Monday, 9 May 2011

Public sector pay and propaganda

Today, BBC News reports that "the centre-right Policy Exchange said public sector wages were rising while many in companies were seeing "drastic cuts" in their standard of living." This comes as we prepare for attacks on jobs, pay and pensions in the public sector, and is little more than propaganda.

But, to repeat myself;
The private sector is not a monolith. It is, in essence, every industry and sector that isn't run by the state. The distance between those at the top and those at the bottom, across the board, is enormous. But, because of this, those who tout the ridiculous mythology of the market have a broad enough spectrum of data for selective comparisons when they want to back up their arguments.

Hence, if we're talking in terms of pay, we have reports of the "record gap" between the sectors. Public sector workers earn an average of £2,000 more than their private sector counterparts. The only problem with this is that comparing averages doesn't give an accurate picture.

In the private sector, the average is pulled down by the weak worker organisation of the service sector, and the fact that most people within it are working thankless jobs for low pay. With production and industry much smaller than it was in the 1970s and the rapid casualisation of work, a tiny minority have been able to concentrate most of the private sector's wealth in their own hands.

In the public sector, there isn't the scope for this. Strong unionisation has thus far prevented any particular group of workers from being left to scrape by on the bare minimum, whilst the considerable salaries of head teachers and GPs obviously pulls the average up. Even so, this doesn't alter the fact that "almost half (48%) of civil servants are in admin grades where the average (median) pay in 2009 was £17,120 for women and £17,600 for men." Or that "average civil service pay is £22,850 a year, compared to £24,970 in the private sector." As just two examples.

On the other hand, when it comes to performance, the public sector is all of a sudden compared to those who are much higher in the private sector pecking order. Listening to Meaden, you'd think that every private sector job was akin to advertising or PR, where individuals can shine, where you can negotiate one-to-one with your boss on a level playing field, and there are big risks for high stakes.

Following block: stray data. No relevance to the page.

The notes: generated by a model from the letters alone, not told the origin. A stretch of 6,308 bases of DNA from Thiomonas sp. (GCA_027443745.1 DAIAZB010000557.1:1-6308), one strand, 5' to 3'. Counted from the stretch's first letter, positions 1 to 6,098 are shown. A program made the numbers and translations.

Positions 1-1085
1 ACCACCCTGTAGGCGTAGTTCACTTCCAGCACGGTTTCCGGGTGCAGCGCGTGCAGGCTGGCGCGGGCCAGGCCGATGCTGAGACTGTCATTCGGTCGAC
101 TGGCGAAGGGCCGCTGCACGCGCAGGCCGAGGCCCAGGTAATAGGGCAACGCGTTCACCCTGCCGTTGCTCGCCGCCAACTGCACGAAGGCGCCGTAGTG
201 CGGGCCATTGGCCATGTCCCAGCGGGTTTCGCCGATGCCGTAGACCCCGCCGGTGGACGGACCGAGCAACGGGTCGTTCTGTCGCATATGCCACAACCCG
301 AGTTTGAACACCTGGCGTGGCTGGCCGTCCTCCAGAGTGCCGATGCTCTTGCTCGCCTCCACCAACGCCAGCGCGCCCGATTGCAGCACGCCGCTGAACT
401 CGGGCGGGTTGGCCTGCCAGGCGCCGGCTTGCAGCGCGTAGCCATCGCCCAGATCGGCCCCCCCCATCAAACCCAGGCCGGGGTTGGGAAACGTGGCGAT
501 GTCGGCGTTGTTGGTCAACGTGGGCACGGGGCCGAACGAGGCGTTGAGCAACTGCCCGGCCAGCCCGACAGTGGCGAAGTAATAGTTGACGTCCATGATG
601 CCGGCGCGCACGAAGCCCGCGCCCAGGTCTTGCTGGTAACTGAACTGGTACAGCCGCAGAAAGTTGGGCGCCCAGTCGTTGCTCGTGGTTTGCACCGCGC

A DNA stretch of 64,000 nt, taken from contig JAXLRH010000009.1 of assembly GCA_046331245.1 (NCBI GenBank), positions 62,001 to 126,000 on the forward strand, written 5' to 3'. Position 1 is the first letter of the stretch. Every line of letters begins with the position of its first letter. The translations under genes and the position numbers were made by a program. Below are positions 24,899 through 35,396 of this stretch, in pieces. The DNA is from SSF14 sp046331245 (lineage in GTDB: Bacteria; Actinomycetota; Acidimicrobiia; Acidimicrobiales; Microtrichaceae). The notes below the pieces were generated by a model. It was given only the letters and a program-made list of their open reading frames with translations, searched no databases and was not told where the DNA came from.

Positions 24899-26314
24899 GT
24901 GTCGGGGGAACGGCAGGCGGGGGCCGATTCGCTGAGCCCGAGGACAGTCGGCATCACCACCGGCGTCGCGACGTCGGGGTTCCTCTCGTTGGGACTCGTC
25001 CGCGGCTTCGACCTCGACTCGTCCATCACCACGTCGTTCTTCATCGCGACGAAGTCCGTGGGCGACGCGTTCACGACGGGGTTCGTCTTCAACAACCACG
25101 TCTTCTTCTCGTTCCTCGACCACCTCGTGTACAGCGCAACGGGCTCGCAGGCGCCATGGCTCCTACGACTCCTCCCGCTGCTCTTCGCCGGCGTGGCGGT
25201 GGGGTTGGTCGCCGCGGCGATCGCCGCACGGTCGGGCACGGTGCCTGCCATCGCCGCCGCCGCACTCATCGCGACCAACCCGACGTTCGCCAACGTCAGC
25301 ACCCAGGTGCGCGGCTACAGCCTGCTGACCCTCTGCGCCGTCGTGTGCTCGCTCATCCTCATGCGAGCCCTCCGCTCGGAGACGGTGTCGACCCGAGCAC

But those of us who aren't in the upper middle classes, insulated by a bubble of privilege, will tell you what utter, gut-rot bollocks that is. Having seen the absolute pits of unfathomable bureaucracy, nepotism, and sheer unaccountable bad management not in the depths of the civil service but in a Sainsburys supermarket, I can say personally that the private sector is far from a bed of roses. It may be when you're in the upper echelons, with a team of minions at your feet or an army of ants to be directed as you please in numerous different locations. But if you are a minion or an ant (the vast majority of us) then it fucking sucks.

The entire public sector versus private sector debate is built on a false binary. Public sector workers are expected to be paid on par with the lowliest of private sector workers, yet perform like those twats on The Apprentice. It simply doesn't reflect reality. Remember that next time a show like Newsnight pours such raw sewage at you and calls it a feature.
This latest report comes out ahead of possible public sector strike action, and is undoubtedly an effort at reducing sympathy amongst other workers. But the truth is quite different. The real gap is not between public and private sectors, but between the rich and poor.

The bosses are our enemies, not other workers. When the strikes and other actions come, we need to remember that.